Shannonea 4x4 and Nature Trail which is just 15km east of Stanford.
At 850m above sea level you can see the southern most tip of Africa and drive through pristine mountain "fynbos".
There are two award-winning cheese farms close to Stanford and well worth a visit.
Klein River Cheese hardly needs any introduction, as their award-winning cheeses can be found in all the major supermarket chains. They provide a wide variety of cheeses, but are known for their tangy Grunberg (ex Gruyere), smokey Stanford, scrumptious Raclette and many more. Definitely not to be missed. The farm is also extremely popular for their picnics and children's play area (and the farm animals, but watch out for the cheeky goat!).
Just further along the road is Stone House, which specialises in delicious soft cheeses such as brie, camembert, cheddar and 'Boerenkaas'.
Stock up with tantalising cheeses and a bottle of wine, beer or mineral water and enjoy Stanford at its best!
Sample The Local Beer
Birkenhead Brewery with a sweeping view over the mountains, brews Premium lager, Honey Blond Ale, Birkenhead Pride and Malt Stout. All with a unique taste. Come and sample their wares.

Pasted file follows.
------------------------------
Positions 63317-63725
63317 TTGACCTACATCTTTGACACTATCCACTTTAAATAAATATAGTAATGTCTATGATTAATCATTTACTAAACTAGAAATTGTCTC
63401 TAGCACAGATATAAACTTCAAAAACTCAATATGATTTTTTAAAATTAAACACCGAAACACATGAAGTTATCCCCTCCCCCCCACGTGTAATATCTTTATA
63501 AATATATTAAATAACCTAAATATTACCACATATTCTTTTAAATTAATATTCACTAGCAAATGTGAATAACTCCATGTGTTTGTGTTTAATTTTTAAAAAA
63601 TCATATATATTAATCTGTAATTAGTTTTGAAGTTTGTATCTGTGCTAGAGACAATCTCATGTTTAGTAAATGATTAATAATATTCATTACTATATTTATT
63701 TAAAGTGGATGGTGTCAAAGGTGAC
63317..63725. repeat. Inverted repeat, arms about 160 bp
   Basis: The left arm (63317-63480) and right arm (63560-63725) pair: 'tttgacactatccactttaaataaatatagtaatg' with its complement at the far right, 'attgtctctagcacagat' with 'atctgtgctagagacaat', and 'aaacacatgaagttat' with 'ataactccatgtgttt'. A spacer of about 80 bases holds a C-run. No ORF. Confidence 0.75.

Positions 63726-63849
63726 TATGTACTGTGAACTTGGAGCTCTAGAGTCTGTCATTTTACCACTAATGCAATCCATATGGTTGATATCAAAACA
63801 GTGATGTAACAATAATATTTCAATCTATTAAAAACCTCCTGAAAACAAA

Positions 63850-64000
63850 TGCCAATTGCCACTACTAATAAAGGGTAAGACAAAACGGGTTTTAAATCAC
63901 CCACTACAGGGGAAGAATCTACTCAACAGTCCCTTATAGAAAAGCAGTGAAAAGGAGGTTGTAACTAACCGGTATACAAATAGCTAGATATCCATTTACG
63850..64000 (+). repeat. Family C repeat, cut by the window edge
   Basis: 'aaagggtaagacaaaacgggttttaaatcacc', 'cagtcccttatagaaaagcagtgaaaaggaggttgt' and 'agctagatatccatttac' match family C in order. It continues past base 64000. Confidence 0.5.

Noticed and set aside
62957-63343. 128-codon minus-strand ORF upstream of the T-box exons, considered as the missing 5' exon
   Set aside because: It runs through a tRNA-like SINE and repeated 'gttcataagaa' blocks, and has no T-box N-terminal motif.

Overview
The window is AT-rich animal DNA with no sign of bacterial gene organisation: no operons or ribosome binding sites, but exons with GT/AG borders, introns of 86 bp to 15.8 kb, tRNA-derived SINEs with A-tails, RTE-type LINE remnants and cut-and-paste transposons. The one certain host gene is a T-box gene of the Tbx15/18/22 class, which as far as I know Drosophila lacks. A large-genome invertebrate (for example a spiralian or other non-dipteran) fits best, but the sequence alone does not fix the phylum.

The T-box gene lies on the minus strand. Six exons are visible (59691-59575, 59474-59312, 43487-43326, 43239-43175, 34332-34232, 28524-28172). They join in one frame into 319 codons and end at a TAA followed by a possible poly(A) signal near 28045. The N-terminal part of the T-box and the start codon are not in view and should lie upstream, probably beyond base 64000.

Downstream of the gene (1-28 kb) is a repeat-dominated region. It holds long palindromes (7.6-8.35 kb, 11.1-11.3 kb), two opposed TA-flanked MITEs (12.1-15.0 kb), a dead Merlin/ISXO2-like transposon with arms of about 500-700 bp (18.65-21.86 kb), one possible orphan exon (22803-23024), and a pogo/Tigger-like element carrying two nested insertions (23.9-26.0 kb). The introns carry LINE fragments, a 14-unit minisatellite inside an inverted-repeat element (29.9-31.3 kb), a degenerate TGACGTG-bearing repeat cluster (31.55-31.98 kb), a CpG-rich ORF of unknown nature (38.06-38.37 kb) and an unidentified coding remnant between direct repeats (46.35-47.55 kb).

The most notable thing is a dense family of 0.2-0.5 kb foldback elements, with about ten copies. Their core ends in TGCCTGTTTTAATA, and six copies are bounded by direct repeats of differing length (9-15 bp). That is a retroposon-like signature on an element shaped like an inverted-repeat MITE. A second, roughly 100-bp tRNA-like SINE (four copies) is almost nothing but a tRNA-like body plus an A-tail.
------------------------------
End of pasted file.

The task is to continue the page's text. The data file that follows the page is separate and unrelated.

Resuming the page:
Antiques And Collectables
The New Junk Shop; you will need to travel far to find another antique shop carrying such a variety and quality of old "stuff". Withers & Co in the main road specialises in antique linen, silverware, and glass, as well as bespoke furniture.
The original farmhouse of Sir Robert Stanford in Church Street houses art, crafts and collectables. Also visit the Stanford Trading Store if you are looking for something different to use as décor in your home. TAT provides "something old, something new". Although there is no bank in Stanford, a number of ATM's are available.